Correct. Depth of field is a function of focal length. A 40mm lens is a 40mm lens whether it is on a aps-c sensor of full frame sensor. However on a very small cropped sensor (like a small point and shoot), the a 40mm lens may have the field of view of a 200 or 300mm lens on full frame. This can make obtaining that depth of field impractical in most circumstances. Thus, when I want the field of view of a 28mm lens (on a full frame camera) I need to use a 18mm lens on aps-c. The 18mm lens will have a greater depth of field (with matching distances from the subject and apertures) than the 28mm lens.

I also agree for the most part that in real life conditions the aps-c sensor is adequate, and that many times the small increase in depth of field can be an advantage.
01-17-2012, 05:23 AM   #2141
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QuoteOriginally posted by gazonk Quote
But I have to agree with Pål that often the problem is quite opposite, that you need MORE DoF than you get.
You can always stop down, esp. on FF where equivalent F-stops (i.e. where diffraction is the same) are numerically higher. The advantage with FF then is that chances are the lens then really is diffraction limited (more likely to happen at e.g., f/8 than f/5.6). Moreover, AF will appear to be more accurate when stopping down to f/8 rather than to only f/5.6. Still, the images will be the same (with an ideal lens and focus).

As for birders ... I really would prefer to shoot with a 300mm lens on a 36MP full frame camera (and crop) than a 300mm lens on a 16MP APSC camera. Everybody who tried to frame a bird at flight with a ~500mm (35mm equiv.) lens will understand why. Agreed, 36MP FF cameras are only going to appear this year, but still, they are the desirable thing for birders.
01-17-2012, 08:12 AM   #2142
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QuoteOriginally posted by falconeye Quote
You can always stop down, esp. on FF where equivalent F-stops (i.e. where diffraction is the same) are numerically higher. .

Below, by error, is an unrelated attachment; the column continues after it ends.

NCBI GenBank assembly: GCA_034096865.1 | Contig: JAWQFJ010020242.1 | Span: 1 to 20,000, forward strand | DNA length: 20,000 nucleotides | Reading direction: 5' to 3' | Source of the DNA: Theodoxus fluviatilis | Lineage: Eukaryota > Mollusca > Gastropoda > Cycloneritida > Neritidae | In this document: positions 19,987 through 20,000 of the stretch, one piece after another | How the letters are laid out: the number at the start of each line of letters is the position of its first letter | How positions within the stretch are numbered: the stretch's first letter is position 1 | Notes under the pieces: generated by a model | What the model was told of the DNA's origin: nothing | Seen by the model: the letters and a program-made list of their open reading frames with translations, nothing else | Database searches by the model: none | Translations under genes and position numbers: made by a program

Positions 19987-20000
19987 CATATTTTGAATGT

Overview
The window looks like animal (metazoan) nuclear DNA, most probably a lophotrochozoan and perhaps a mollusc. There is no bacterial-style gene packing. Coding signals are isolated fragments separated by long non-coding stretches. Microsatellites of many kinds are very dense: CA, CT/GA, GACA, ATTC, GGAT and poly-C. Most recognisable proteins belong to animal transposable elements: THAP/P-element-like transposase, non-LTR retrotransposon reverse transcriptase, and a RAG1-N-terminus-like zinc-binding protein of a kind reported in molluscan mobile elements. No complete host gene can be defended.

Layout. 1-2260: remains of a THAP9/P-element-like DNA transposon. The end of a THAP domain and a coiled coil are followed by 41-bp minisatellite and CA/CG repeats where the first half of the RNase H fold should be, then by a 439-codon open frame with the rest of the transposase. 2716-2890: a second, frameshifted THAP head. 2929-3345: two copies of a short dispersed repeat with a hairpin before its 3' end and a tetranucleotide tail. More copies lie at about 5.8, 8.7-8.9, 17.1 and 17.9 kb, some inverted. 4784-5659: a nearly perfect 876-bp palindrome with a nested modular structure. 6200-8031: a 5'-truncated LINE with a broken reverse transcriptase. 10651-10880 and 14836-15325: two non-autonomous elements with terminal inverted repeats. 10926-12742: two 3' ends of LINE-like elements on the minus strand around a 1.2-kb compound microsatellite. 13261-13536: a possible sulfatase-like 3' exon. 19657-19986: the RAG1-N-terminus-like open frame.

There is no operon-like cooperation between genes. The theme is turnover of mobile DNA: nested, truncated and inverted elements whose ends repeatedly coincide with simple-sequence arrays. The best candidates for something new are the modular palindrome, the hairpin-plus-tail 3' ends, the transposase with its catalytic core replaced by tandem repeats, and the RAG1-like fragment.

No you can't. I've seen images shot on APS that can only be shot with APS or large format with tilt/shift. You can make images with flowers close to the lens element and the mountain in the distance all in focus. APS has opened up typical large format look without the hassle or cost...
01-17-2012, 08:14 AM   #2143
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QuoteOriginally posted by gazonk Quote
But I have to agree with Pål that often the problem is quite opposite, that you need MORE DoF than you get. He takes the rather extreme position that you almost never want shallow DoF, which I have to disagree very strongly with..

I've never said that you never need shallow DOF, but shallow DOF is available on APS. There are several examples posted on this forum where no one can say it isn't shot on FF. A 50/1.2 on APS will give you shallower DOF than what is useful....
01-17-2012, 08:18 AM   #2144
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QuoteOriginally posted by gazonk Quote
I imagine bird photographers really have more use for good high ISO than f/2.8. So if they get equivalent-per-magnification high ISO, I guess a birder is much better off with APS-C than with FF.
Bird photography is almost hopeless at F:2.8 because of lack of DOF. This speed isn't neccesary anylonger; eg. 300/2.8 is from the time when serious photography was done at a max ISO of 100!
It was also a speed useful with converters. Converters aren't that useful anylonger as you arguably get just as good result by cropping (and increasingly so with better sensors)
01-17-2012, 08:46 AM   #2145
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QuoteOriginally posted by Pål Jensen Quote
No you can't. I've seen images shot on APS that can only be shot with APS
Another comment which catches me in surprise

And I don't agree. You can stop down equally on either format. Not only wouldn't you go to closest apertures with APSC due to diffraction at f/22 and beyond. But even if you would, then an equivalent lens on FF tends to have an even higher max. F-stop (like f/32 rather than f/22) because the absolute apertures remain the same. As I tried to explain so many times now.

The max. aperture stop is limited by the remaining aperture hole diameter which scales with crop like everything else. E.g., an FA 100mm f/32 and DA 70mm f/22 min. apertures are both 3mm holes. And both apertures limit resolution to about HD video (2 MP) where they are fine.